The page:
Happy Wednesday everyone! By the way, how are you enjoying 2022 so far? I hope that you are all doing well and are all healthy despite the risks that surround us. I hope that the pandemic will end soon. I am also praying that 2022 will be a year of hope, healing, and recovery for everyone. I hope that it will be a great year. Wah, this will be the last WWW Wednesday update for April. Time does fly fast. I hope and pray that May will bring good tidings to everyone. I hope that the Philippines will vote for a good and visionary leader in the coming national elections.

As it is a Wednesday, it is time for another WWW Wednesday update. WWW Wednesday is a bookish meme originally hosted by SAM@TAKING ON A WORLD OF WORDS. The mechanics for WWW Wednesday are quite simple, you just have to answer three questions:

  1. What are you currently reading?
  2. What have you finished reading?
  3. What will you read next?

What are you currently reading?

It has been over a decade since I read my first book by the renowned Queen of Suspense, Agatha Christie. The book, Murder on the Orient Express, has restored my interest in suspense and mystery fiction. After the passage of a decade, Christie has become my second most-read author. I am now currently reading Death on the Nile, my 30th Christie book. I have just started reading the book which I recently acquired primarily because of the movie adaptation; I have other unread Christie books on my bookshelf but I opted for this one. I haven’t gotten far into it yet so I can’t share many impressions about it yet, well except perhaps for the most obvious. I can’t wait to witness how the suspense unfolds. If I am not done yet by Friday, do expect more of my thoughts on this week’s First Impression Friday.

What have you finished reading?

Again, I was able to complete two books in the past week. The first book I completed was my second novel by Hanya Yanagihara, To Paradise. When news of the book’s release in 2022 reached me, I was really excited because it has been five years since I read A Little Life, a book I loved despite its emotionally draining images. I was able to obtain a copy of the book recently without much fuss and when the opportunity to read the book came, I didn’t hesitate in immersing myself in Yanagahira’s prose despite some ambivalence brought about by divided opinions on the book. Upon reading the book, I can definitely see where the divide is coming from. To Paradise was comprised of three parts and followed three separate plotlines separated by a century each. The story took place mainly in Manhattan and partly in Hawaii. Like A Little Life, the book dealt with homosexual relationships; it was also one of the elements that connected the three storylines together. However, the connections between the three stories were tenuous at best. They could have been published separately without adversely affecting the book. Most of the characters didn’t grab my attention for they were mostly passive and naive. The writing was still impeccable. The third book, set in a dystopian Manhattan beset by plagues and a totalitarian regime, contained the book’s most brilliantly executed elements.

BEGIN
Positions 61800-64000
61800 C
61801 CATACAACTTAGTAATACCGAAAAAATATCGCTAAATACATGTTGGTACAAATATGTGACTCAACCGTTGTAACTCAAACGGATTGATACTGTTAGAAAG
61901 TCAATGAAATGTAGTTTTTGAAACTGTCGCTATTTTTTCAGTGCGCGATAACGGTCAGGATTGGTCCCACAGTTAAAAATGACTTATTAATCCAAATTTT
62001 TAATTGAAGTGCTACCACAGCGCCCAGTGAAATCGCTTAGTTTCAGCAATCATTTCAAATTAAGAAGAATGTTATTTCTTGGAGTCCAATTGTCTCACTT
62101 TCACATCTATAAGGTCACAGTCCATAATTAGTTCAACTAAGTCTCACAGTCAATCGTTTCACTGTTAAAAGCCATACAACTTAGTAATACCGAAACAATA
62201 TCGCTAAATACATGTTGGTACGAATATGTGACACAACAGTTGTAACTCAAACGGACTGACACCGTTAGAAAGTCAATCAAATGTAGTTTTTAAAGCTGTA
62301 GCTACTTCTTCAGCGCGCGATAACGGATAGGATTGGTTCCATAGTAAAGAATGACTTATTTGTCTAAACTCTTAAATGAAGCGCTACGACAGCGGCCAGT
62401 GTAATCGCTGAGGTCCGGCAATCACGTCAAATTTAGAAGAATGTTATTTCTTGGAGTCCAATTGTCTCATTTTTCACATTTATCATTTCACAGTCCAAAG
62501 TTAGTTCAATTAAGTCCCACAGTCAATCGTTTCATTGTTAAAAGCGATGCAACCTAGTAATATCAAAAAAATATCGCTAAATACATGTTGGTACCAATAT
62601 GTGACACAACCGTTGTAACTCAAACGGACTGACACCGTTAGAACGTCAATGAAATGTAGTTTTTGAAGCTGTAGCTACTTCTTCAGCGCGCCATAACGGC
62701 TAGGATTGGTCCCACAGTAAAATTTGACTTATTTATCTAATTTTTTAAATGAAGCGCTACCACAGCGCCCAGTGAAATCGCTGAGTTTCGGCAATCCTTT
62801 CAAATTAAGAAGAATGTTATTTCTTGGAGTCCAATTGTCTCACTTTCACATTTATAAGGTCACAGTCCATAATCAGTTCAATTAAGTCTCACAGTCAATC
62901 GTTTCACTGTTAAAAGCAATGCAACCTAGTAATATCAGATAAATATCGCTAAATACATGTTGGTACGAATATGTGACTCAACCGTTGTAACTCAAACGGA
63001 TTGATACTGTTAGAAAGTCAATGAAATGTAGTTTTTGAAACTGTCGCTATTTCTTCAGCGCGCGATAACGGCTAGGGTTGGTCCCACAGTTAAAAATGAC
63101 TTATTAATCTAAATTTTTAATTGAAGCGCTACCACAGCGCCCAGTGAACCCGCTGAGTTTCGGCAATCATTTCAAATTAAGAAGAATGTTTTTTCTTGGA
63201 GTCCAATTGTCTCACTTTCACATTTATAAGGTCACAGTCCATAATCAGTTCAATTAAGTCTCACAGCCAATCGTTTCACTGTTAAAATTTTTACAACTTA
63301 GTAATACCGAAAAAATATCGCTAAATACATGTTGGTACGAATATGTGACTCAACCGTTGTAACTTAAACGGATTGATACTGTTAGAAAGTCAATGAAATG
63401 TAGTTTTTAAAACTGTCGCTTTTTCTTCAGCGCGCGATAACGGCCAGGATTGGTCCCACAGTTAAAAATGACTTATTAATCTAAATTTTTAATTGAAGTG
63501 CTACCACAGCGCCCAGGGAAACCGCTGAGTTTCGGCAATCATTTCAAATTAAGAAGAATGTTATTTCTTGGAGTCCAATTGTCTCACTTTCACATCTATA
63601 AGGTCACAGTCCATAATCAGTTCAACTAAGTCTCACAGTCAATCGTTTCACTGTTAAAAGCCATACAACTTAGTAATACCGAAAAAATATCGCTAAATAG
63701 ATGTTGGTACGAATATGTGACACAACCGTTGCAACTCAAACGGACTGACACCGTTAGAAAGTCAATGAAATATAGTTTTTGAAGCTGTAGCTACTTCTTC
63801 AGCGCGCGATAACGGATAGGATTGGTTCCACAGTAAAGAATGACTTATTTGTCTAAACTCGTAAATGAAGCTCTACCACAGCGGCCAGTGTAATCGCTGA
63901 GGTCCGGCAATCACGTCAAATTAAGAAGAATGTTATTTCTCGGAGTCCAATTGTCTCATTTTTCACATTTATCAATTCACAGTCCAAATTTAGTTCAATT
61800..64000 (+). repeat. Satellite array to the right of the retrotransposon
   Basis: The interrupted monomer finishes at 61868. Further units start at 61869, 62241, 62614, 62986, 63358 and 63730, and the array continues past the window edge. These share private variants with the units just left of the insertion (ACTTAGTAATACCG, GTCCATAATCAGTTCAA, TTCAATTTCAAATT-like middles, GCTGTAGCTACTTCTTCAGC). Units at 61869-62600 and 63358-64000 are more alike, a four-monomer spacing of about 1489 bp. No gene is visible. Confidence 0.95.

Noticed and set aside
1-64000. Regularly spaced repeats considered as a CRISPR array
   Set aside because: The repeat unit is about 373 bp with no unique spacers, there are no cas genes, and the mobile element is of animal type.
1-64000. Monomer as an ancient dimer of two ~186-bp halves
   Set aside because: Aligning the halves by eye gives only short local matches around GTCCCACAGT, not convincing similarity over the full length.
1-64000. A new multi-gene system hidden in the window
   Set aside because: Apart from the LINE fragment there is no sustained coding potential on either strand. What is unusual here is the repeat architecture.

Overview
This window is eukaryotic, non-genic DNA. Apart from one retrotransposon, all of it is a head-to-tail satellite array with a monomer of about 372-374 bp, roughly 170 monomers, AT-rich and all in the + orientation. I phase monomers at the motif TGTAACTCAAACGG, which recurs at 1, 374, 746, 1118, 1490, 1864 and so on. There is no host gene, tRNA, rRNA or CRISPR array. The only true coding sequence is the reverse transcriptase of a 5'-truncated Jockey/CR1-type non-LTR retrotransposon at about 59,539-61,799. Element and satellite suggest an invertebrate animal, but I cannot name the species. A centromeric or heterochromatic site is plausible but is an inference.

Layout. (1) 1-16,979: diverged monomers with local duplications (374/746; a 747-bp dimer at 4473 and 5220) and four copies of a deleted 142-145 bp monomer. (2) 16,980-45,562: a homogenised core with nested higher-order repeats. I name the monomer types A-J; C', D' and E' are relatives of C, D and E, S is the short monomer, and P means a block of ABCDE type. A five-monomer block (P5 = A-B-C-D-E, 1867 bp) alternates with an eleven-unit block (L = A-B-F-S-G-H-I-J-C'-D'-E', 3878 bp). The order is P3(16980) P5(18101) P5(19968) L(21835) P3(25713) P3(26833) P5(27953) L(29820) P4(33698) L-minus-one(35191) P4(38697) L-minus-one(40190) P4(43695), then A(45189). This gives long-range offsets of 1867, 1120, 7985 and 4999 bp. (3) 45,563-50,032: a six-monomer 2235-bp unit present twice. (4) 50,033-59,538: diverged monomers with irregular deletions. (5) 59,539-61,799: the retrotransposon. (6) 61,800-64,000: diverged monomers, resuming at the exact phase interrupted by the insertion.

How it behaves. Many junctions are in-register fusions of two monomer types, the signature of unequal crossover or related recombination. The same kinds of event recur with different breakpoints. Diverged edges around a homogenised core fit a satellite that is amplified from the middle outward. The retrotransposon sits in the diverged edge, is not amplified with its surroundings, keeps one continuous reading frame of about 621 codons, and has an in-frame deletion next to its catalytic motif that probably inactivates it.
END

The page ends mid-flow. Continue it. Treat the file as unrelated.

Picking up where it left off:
While searching for books to include in my 2022 Books I Look Forward To List, one of the titles that immediately grabbed my attention was Danya Kukafka’s Notes on an Execution. I was intrigued by the premise, hence, its addition to my own list. Moreover, it was listed in several most anticipated 2022 releases. Thankfully, I was able to obtain a copy of the book, making it the fourth book from my list that I read; I am now done with four out of the ten books. Anyway, Notes on an Execution followed the story of Ansel Packer who learn from the start of the book was about to be executed. The story then transports the readers to the past. Through the perspective of several female characters, we learn about Ansel, from his childhood (his mother Lavender) to his troubled teenage years (his one-time friend Saffron “Saffy” Singh) to his married life (his wife Jenny and her twin sister Hazel). There was also a mixture of third and second-person point-of-view. The second-person point of view created the psychological profile of Ansel. This was less of mystery fiction and more of philosophical fiction. It ruminated on life, death, and the significance of the death penalty. It was an interesting book but it fell flat on some points.

To close my April reading journey, I have picked Pat Barker’s The Silence of the Girls. This retelling of Greek mythology will be my first novel from the Booker Prize-winning writer. I was planning to read her Booker Prize-winning book The Ghost Road but since it is the last book of a trilogy, I have opted to go with The Silence of the Girls first. After much deliberation, I have decided to make May a European Literature month which will commence with Milan Kundera’s The Book of Laughter and Forgetting. This will be my third from the highly-heralded but equally controversial Czech writer. The book is also part of my 2022 Top 22 Reading List. Italian writer Natalia Ginzburg’s Family Sayings will immediately follow; I have been featuring this book in my WWW Wednesday updates for quite some time but I never really got around to reading it. Hopefully, I get to read my first Ginzburg novel.

That’s it for this week’s WWW Wednesday. I hope you are all doing great. Happy reading and always stay safe! Happy Wednesday again!